In 2023, Italian cross-border sales of goods will surpass EUR 660 billion in value, thanks to expected growth of 6.8%, a sustained trend albeit at a lower rate than the previous two years in physiological terms, continuing at a rate of +4.6% in 2024 and 3.8% on average per year over the next two years.
This year, the volume contribution to growth is expected to recover (+1.3%) - still at a relatively modest rate, partly due to the weakness in international trade - which will then gradually intensify over the next three years.
Italy’s global market share, growing from 2.4% in 2022 to 2.6% in 2023, could increase further despite the slight anticipated deterioration in overall price competitiveness, in line with Germany and France.
The solid performance by service exports continues. After surpassing pre-pandemic figures in 2022, these will maintain robust growth this year (+7%), and then return to rates in line with the historic average, to surpass EUR 140 billion at the end of the forecast period. The greatest impetus will continue to come from the tourism sector.
Where to export?
Primary economies such as Germany, the United States, France and China remain the main geographical areas of reference for Italian sales, but there are important changes underway: The Gulf countries, India, Thailand and Vietnam, not forgetting Mexico, Brazil and Croatia - the Eurozone’s new entry - present increasingly significant opportunities for our exports.
Among the main destination markets, the biggest boost is expected from China (+17% in 2023), which has completely reopened after years of anti-Covid restrictions, thus benefiting industrial sectors not only in China, but also in those countries that are well integrated in its supply chains; Beijing, together with New Delhi, will be the driving force for the whole Asian area and, as a consequence, for the world. India (+10.3% in 2023) is confirmed as one of the fastest growing markets for Italian exports of goods thanks to the important developments in its production system, which have already been ongoing for several years, with a major commitment in this regard from the government.
Italian sales trend will also be impacted positively by the robust economic growth of Vietnam, a market that will see our exports grow by 8.1% in 2023 and 6.5% in 2024, favoured by its stable political environment and increasing role as a manufacturing hub for the region.
The outbreak of the Russian-Ukrainian conflict has accelerated the restructuring of energy on the international arena, favouring the Gulf economies that have been able to allocate additional and substantial resources for investment plans aimed at production diversification. This has also had positive effects on the demand for Italian goods, particularly in Saudi Arabia (+15.6%) and the United Arab Emirates (+10%), where our exports are showing double-digit growth rates this year and not less than 5% for 2024.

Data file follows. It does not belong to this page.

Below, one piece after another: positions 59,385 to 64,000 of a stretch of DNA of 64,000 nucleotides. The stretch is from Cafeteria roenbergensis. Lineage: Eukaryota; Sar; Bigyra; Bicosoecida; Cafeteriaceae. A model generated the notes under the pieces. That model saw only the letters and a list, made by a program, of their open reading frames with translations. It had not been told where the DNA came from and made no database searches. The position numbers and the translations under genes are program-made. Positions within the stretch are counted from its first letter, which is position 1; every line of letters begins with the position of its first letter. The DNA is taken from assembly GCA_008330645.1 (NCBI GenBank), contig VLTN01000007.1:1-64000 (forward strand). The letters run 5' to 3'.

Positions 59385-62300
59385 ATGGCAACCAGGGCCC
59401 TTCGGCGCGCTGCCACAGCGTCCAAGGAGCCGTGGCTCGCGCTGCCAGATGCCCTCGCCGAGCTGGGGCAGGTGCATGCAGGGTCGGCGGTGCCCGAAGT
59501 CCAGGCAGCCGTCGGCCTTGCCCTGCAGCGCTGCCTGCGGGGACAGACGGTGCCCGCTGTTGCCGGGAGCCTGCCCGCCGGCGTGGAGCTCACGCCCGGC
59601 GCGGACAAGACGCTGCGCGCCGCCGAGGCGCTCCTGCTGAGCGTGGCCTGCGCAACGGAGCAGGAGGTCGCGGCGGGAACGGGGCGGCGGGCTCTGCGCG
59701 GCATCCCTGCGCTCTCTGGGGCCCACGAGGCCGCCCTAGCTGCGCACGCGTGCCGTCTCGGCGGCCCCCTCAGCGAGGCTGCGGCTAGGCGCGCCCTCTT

In Latin America, besides being the two largest markets, Mexico and Brazil are among the areas with the most favourable demand prospects. Mexico (+8.4%), the only truly manufacturing country in the region, has now assumed a much more central position in the regional and global scenario, and is also strengthened by the nearshoring phenomenon, which has been underway since last year. Brazil’s ambition (+7.2%) to increase the weighting of manufacturing in relation to the value-added total will stimulate our sales. Croatia (+14.4%), which joined the Eurozone in January 2023, a country close to us and gateway to the Balkan region, will also represent a market of opportunity.
Finally, the large size of the domestic market and energy independence continue to ensure that the United States economy performs fairly well. This will be further strengthened by the boost that the Inflation Reduction Act will give to many sectors, with positive repercussions also for our exports (+6%). Our companies will in fact benefit from the plan’s significant investments, not only by investing directly in the US market, but also by establishing on-site supply contracts with customers along the entire value chain.
Sustainable transition and exports
For the first time, the SACE Export Report also analyses exports of environmental goods (EG), which include goods related to environmental protection - such as catalytic converters for vehicles - and those adapted to be more environmentally friendly or “cleaner”, such as biofuels, mercury-free batteries, hybrid and electric cars.